In a bid to resolve enforcement matters more quickly and
effectively, the Ontario Securities Commission today announced a series of proposed enforcement
initiatives that would include permitting market
participants to enter into no-contest settlements.
According to the notice, the timeliness and effectiveness of OSC
investigations are currently being affected by the concerns of
those being investigated that actions taken in response to an
investigation may prejudice concurrent or potential civil
litigation. As such, the OSC has proposed the following
No-enforcement action agreements - Such
agreements would be explicit in circumstances where market
participants self-report and immediately remediate, and would be
available in a number of situations. OSC Staff could also consider
an agreement where a self-reporting party also reports in respect
of the conduct of other parties where the conduct in question was
jointly carried out. While Staff have simply advised participants
that no action will be taken under the current processes, the
proposals would make their decisions explicit with the result of
greater certainty for market participants.
No-contest settlement program - Although
recent amendments to the OSC's Rules of
Procedure(Rule 12) have eliminated the explicit
requirement for admissions in settlement agreements to be presented
to a Commission panel for approval, settlement agreements generally
include an admission of facts and of non-compliance with Ontario
securities law or conduct contrary to the public interest. The
program will therefore allow cooperative respondents to resolve
enforcement matters without admitting facts or to non-compliance
with securities law. Such settlements would have to meet the public
interest requirements set out in the Securities Actand
would be limited to respondents not previously subject to
enforcement or regulatory activity by the OSC or another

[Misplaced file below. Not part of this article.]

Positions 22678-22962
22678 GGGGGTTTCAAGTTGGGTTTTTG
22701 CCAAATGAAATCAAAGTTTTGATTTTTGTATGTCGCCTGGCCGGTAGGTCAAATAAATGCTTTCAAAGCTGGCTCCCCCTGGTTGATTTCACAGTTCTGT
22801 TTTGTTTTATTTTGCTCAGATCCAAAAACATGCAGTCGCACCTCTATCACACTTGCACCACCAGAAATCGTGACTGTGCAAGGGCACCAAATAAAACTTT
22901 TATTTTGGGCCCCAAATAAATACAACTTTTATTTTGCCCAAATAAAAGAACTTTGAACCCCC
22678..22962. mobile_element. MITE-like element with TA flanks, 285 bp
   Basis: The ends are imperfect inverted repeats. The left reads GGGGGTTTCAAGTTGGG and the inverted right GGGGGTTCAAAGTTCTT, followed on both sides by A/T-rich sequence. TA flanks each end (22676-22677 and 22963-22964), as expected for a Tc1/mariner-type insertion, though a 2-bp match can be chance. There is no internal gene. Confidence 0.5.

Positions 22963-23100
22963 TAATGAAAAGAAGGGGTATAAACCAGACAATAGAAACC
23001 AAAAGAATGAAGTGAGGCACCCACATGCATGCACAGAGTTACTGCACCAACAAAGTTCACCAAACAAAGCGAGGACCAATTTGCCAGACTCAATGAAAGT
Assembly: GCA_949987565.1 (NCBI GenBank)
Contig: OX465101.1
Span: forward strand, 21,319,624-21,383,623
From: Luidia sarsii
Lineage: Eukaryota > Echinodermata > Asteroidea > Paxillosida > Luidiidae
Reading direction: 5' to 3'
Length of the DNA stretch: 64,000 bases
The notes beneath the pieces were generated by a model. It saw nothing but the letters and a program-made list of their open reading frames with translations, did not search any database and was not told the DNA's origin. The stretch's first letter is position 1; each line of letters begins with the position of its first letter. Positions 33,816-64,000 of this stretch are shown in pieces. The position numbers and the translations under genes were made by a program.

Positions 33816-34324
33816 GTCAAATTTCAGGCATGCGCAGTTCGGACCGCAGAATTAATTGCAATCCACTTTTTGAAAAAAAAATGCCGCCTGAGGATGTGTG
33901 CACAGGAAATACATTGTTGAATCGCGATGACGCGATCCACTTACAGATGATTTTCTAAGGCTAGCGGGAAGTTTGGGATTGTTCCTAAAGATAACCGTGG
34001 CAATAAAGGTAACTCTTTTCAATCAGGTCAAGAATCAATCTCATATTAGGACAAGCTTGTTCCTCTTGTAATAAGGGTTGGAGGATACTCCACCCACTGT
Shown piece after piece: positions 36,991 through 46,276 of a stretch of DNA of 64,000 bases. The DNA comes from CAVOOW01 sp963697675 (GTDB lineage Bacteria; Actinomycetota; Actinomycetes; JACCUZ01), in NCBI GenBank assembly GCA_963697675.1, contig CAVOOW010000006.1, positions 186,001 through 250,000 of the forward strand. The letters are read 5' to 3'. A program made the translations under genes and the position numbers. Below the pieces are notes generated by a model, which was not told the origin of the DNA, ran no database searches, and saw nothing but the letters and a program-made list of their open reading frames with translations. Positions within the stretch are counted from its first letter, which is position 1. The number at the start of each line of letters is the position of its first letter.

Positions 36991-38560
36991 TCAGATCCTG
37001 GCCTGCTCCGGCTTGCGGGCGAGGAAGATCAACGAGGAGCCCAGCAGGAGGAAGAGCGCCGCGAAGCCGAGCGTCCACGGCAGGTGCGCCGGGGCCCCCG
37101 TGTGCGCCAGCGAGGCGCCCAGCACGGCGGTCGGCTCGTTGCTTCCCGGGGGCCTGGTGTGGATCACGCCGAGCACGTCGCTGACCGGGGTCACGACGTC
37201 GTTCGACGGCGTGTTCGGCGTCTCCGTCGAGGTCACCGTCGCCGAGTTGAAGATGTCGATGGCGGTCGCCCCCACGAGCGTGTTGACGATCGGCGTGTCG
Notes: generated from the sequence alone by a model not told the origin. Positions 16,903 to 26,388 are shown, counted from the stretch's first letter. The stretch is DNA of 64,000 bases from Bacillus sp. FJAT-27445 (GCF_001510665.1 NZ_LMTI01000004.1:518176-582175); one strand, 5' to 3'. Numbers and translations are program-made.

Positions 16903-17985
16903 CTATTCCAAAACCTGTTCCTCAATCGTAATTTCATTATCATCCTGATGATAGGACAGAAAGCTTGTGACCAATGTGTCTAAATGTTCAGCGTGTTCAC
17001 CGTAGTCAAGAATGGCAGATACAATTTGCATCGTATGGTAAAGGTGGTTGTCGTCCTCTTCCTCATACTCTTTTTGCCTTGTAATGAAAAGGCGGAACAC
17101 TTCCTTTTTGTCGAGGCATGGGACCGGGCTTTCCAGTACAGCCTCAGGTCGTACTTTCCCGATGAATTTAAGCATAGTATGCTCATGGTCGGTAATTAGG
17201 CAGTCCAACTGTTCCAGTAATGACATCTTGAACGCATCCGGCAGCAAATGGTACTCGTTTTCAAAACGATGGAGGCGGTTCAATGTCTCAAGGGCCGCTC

Clarified process for self-reporting - This
proposal would introduce a proffer process to provide greater
transparency and certainty for self-reporters.
Enhanced public disclosure for credit granted for
cooperation - The proposal would enhance disclosure
regarding the credit granted for cooperation in respect of
proceedings before hearing panels, settlements and matters relating
to the proposed no-enforcement action agreement.
The OSC is accepting comments on its proposals until December
In addition to these proposals, the notice also states that OSC
Staff are examining the prospect of introducing a new whistleblower
program, under which incentives would be provided to persons who
provide information about marketplace misconduct. If implemented,
this would be a first for securities regulators in Canada. The
whistleblower program is currently the subject of ongoing study,
and an OSC notice inviting public comment may be published in the
near future. Aswe discussed earlier this year, the SEC
implemented its own whistle-blower bounty program in response to
Dodd-Frank mandated requirements.
The Canadian Office of the Superintendent of Financial Institutions ("OSFI") recently ruled that a bank cannot promote comprehensive credit insurance ("CCI") within its Canadian branches under the Insurance Business (Banks and Bank Holdings Companies) Regulations (the "Regulations").
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